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I decided it would be fun to learn x86 assembly during the summer break. So I started with a very simple hello world program, borrowing on free examples gcc -S could give me. I ended up with this:

HELLO:
    .ascii "Hello, world!\12\0"
    .text

.globl _main
_main:
    pushl   %ebp        # 1. puts the base stack address on the stack
    movl    %esp, %ebp  # 2. puts the base stack address in the stack address register
    subl    $20, %esp   # 3. ???
    pushl   $HELLO      # 4. push HELLO's address on the stack
    call    _puts       # 5. call puts
    xorl    %eax, %eax  # 6. zero %eax, probably not necessary since we didn't do anything with it
    leave               # 7. clean up
    ret                 # 8. return
                        # PROFIT!

It compiles and even works! And I think I understand most of it.

Though, magic happens at step 3. Would I remove this line, my program would die between the call to puts and the xor from a misaligned stack error. And would I change $20 to another value, it'd crash too. So I came to the conclusion that this value is very important.

Problem is, I don't know what it does and why it's needed.

Can anyone explain me? (I'm on Mac OS, would it ever matter.)

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3 Answers 3

up vote 3 down vote accepted

On x86 OSX, the stack needs to be 16 byte aligned for function calls, see ABI doc here. So, the explanation is

push stack pointer (#1)         -4
strange increment (#3)         -20
push argument (#4)              -4
call pushes return address (#5) -4
total                          -32

To check, change line #3 from $20 to $4, which also works.

Also, Ignacio Vazquez-Abrams points out, #6 is not optional. Registers contain remnants of previous calculations so it has to explicitly be zeroed.

I recently learned (still learning) assembly, too. To save you the shock, 64bit calling conventions are MUCH different (parameters passed on the register). Found this very helpful for 64bit assembly.

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The general form of the comment should be "Allocates space for local variables". Why changing it arbitrarily would crash it I'm not sure. I can only see it crashing if you reduce it. And the proper comment for 6 is "Prepare to return a 0 from this function".

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So return values are passed in %eax? I thought it would always go on the stack since they can potentially be bigger than 32 bits. And also, why do I need to allocate 24 bytes if I'm only going to use 4 of them? (EDIT it works with 4, too. So I guess the stack has to be aligned on a certain boundary.) –  zneak Jun 6 '10 at 2:52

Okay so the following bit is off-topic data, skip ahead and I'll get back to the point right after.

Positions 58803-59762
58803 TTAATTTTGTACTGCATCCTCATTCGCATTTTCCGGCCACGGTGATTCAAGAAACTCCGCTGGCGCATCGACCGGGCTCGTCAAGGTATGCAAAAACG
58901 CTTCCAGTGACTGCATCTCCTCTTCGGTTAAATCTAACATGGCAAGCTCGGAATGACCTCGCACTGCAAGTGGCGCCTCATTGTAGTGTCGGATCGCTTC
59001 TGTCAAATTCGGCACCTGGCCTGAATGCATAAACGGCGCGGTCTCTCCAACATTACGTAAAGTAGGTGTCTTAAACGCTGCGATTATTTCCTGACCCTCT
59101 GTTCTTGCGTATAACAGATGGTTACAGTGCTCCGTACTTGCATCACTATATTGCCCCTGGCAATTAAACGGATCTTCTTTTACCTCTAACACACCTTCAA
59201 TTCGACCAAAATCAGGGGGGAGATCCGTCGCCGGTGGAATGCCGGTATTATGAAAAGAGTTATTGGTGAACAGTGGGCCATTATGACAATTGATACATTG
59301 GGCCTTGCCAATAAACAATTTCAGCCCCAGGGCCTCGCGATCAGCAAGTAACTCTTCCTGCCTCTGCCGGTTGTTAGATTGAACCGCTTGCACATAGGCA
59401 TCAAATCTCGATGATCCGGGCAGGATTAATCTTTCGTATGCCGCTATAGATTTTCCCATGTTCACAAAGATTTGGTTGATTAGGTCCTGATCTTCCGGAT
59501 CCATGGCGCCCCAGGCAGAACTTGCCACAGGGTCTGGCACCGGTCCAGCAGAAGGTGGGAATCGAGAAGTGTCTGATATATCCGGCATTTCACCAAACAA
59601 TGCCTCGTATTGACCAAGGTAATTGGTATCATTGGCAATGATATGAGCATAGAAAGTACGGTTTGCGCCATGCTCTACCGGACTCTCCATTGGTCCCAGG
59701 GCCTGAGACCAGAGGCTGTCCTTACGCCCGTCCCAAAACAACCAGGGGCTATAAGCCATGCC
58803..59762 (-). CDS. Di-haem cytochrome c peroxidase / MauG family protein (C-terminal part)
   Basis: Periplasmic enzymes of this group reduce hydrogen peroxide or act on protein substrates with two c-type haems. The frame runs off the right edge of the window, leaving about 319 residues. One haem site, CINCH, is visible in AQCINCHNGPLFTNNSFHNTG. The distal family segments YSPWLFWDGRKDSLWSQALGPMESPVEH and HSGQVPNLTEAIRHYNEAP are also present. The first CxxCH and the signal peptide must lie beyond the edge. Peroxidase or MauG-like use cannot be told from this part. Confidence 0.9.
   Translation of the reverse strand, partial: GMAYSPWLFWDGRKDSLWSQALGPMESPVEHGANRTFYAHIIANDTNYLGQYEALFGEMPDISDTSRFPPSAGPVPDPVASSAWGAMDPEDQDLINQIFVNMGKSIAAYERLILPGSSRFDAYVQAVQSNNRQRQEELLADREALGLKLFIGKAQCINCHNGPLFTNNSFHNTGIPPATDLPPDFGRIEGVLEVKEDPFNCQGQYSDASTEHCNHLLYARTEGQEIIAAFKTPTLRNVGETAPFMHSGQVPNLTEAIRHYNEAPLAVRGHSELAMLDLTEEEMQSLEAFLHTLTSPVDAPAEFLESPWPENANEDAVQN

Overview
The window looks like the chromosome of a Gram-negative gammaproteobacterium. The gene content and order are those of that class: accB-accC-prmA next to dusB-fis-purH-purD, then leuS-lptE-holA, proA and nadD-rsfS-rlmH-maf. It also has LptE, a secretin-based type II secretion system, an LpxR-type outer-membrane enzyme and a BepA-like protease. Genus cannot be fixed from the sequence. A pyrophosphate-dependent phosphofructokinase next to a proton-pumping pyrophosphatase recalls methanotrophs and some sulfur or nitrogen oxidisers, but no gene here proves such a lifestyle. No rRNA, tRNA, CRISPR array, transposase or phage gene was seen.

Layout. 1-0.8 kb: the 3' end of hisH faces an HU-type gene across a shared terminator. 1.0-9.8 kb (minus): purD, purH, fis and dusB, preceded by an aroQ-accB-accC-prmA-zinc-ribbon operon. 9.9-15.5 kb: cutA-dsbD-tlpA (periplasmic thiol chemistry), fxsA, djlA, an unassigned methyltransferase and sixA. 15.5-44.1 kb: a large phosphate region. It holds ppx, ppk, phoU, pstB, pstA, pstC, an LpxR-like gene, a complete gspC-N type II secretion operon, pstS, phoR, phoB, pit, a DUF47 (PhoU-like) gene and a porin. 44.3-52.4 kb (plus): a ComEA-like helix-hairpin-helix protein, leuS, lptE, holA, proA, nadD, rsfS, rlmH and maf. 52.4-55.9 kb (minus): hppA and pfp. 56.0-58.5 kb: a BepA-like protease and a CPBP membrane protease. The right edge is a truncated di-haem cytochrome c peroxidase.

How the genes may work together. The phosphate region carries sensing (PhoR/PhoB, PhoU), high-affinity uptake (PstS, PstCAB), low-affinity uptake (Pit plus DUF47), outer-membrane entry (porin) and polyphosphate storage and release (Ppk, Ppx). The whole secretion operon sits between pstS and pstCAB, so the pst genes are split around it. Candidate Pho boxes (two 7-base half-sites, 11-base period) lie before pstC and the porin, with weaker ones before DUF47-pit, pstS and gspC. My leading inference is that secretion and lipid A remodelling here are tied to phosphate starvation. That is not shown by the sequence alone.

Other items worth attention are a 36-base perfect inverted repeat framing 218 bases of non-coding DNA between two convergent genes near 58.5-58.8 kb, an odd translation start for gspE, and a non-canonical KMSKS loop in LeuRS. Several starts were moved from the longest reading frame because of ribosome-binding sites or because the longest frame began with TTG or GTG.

Sounds like it's crashing from an alignment issue then, not a stack overflow. Values are returned in edx:eax, eax or a slice thereof, or a FPU register. –  Ignacio Vazquez-Abrams Jun 6 '10 at 3:01
    
I'm pretty sure that the stack pointer has to be aligned on multiples of a DWORD (4 bytes) on x86 because it's 32-bit. –  erjiang Jun 6 '10 at 3:27
    
@mazin k.: It actually has to be aligned on multiples of 16 bytes, as academicRobot mentioned. –  zneak Jun 6 '10 at 5:20
    
It wasn't crashing from a stack overflow (that would be pretty awful considering it's a non-obfuscated hello world program). I mentioned in the question that it was a stack misalignment issue; assembler is still full of mysteries and problems you don't have with higher-level languages, so I didn't quite catch the problem at first. –  zneak Jun 6 '10 at 5:24

Note that if you compile with -fomit-frame-pointer some of that %ebp pointer boilerplate will disappear. The base pointer is helpful for debugging but isn't actually necessary on x86.

Also I highly recommend using Intel syntax, which is supported by all the GCC/binutils stuff. I used to think that the difference between AT&T and Intel syntax was just a matter of taste, but then one day I came across this example where the AT&T mnemonic is just totally different from the Intel one. And since all the official x86 documentation uses Intel syntax, it seems like a better way to go.

Have fun!

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Thank you very much. –  zneak Jun 6 '10 at 5:25

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